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History of the Australian national flag (Part 4)

Last modified: 2005-09-02 by jonathan dixon
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The Flags Act

In 1941 Robert Menzies, the Prime Minister, announced that there should be no restriction on flying the Australian Blue Ensign, and in 1947 the Prime Minister, who was then Joseph Chifley, issued a press statement that actively encouraged its use by private citizens. [The Australian Flag [fol96] by Carol Foley] After the 1953 Flags Act, the situation was reversed, the 'blue ensign' became the only flag private citizens could fly on land, while the use of the Red Ensign on land were prohibited. This is still true today.
David Prothero and Miles Li, 12-15 Sep 2001

The 'Flags Act 1953' (Act No. 1 of 1954) was passed by the Commonwealth Parliament in November 1953 proclaiming definitively the Australian Blue Ensign as the national flag and the Australian Red Ensign as the proper colours for merchant ships registered in Australia.
David Cohen, 26 March 1999

Barraclough, in: Flags of the World, 1971 [bar71] writes: (p.235) 'It was not until the passing of the Flags Act, 1953, that legislative effect was given to the use of the Blue Ensign. When the Bill was being drafted, the question of the shade of the blue color was raised. After due consideration, it was decided to adopt the shade of royal blue. Australians are indeed very proud of the fact that H.M. Queen Elizabeth II gave her personal assent to the Act on February 15th 1954, during her visit to Canberra, the Federal capital. This was an historic occasion of some importance in that it was the first Australian legislation to which a reigning sovereign had ever assented in Australia.'
Jarig Bakker, 29 Jul 1999

There is a scan of the Act including diagrams, the signatures of the Governor-General and The Queen of Australia here:
Colin Dobson, 28 Feb 2005

2nd December 1953 appears to be the day on which the passage of the Bill through both houses of parliament was completed, but this is not enough to make the bill an act. This would normally happen when the Governor-General gave the Royal Assent. In this case, however, the Governor-General reserved the Act for Her Majesty's pleasure on 12th December, and it was not enacted until given Royal Assent on 14th February 1954 and did not come into operation until the Royal Assent was proclaimed in the Commonwealth Gazette on 14th April 1954.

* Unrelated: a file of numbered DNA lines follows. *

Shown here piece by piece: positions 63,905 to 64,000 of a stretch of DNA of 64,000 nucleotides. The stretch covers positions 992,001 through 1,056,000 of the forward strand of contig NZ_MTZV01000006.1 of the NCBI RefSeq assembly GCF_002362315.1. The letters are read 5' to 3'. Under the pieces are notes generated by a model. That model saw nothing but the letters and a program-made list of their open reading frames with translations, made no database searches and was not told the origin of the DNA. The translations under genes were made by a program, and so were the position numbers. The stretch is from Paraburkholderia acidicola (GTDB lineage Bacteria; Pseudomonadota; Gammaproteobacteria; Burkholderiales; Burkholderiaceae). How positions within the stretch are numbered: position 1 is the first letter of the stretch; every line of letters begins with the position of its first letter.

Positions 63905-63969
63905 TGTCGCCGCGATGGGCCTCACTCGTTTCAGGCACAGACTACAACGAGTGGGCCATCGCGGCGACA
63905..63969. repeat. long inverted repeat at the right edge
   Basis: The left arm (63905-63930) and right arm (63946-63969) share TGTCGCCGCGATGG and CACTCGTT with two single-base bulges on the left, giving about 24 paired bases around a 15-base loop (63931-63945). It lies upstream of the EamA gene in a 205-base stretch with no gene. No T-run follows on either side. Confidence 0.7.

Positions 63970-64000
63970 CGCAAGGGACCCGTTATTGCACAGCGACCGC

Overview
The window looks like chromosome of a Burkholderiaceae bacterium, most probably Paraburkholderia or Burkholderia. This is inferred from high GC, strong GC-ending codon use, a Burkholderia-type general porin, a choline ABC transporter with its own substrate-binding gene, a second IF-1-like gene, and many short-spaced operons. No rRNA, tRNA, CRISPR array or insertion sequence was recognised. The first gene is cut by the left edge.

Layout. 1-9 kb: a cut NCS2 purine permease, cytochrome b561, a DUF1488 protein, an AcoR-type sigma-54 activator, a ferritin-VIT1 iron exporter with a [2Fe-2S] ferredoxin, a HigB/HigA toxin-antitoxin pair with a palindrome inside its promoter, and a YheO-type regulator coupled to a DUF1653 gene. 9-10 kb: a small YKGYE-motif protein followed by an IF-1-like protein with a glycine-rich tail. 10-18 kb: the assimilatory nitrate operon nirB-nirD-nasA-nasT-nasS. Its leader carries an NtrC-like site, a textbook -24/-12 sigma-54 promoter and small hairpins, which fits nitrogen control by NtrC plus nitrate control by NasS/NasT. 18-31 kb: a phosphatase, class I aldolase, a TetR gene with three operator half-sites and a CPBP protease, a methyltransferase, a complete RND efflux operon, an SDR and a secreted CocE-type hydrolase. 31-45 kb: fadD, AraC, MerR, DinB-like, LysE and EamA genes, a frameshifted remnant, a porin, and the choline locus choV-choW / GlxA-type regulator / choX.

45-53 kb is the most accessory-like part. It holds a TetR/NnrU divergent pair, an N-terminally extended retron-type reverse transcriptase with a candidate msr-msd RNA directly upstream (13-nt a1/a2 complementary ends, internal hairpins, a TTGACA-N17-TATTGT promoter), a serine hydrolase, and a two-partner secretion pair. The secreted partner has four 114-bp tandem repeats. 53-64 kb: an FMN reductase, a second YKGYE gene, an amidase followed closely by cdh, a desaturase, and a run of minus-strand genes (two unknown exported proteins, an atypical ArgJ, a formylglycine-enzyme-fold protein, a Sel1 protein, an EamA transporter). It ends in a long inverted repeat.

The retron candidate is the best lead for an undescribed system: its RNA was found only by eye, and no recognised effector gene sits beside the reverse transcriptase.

This is the proclamation on page 1179 Gazette No 24, 1954:


Commonwealth of Australia to wit. W.J.SLIM      By His Excellency the Governor-General in and over the Commonwealth of Australia

Whereas by sub-section (2.) of section five of the Acts Interpretation Act 1901-1950 it is provided that every Act reserved for the signification of the Queen's Pleasure thereon shall come into operation on the day on which Her Majesty's Assent is proclaimed in the Gazette by the Governor-General, unless the contrary intention appears in such Act:

And whereas the Flags Act 1953 was so reserved:

Now therefore, I, Sir William Joseph Slim, the Governor-General aforesaid, acting with the advice of the Federal Executive Council, do hereby proclaim that Her Majesty was, on the fourteenth day of February, One thousand nine hundred and fifty-four, pleased to assent to the Flags Act 1953.

Given under my Hand and the Great Seal of the Commonwealth of Australia this eigth day of April, in the
(L.S.) year of our Lord One thousand nine hundred and fifty-four, and in the third year of Her Majesty's reign.

By His Excellency's Command,

Prime Minister.

Jonathan Dixon, 10 August 2005

The description of the flag in Schedule I of the Flags Act 1953 (No 1, 1954) contained an error, describing the outer diameter of the commonwealth star as three-eighths of the width of the flag. This was inconsistant with the pictures of the flags in Schedule II, which had the correct diameter of three tenths of the width of the flag. The mistake was corrected when the Act was amended by the Flags Act 1954 (No 58, 1954), which received Royal Assent on 6 November 1954, but stated its commencement date as 14 April 1954, the date that the original act came into operation.
Jonathan Dixon, 19 August 2005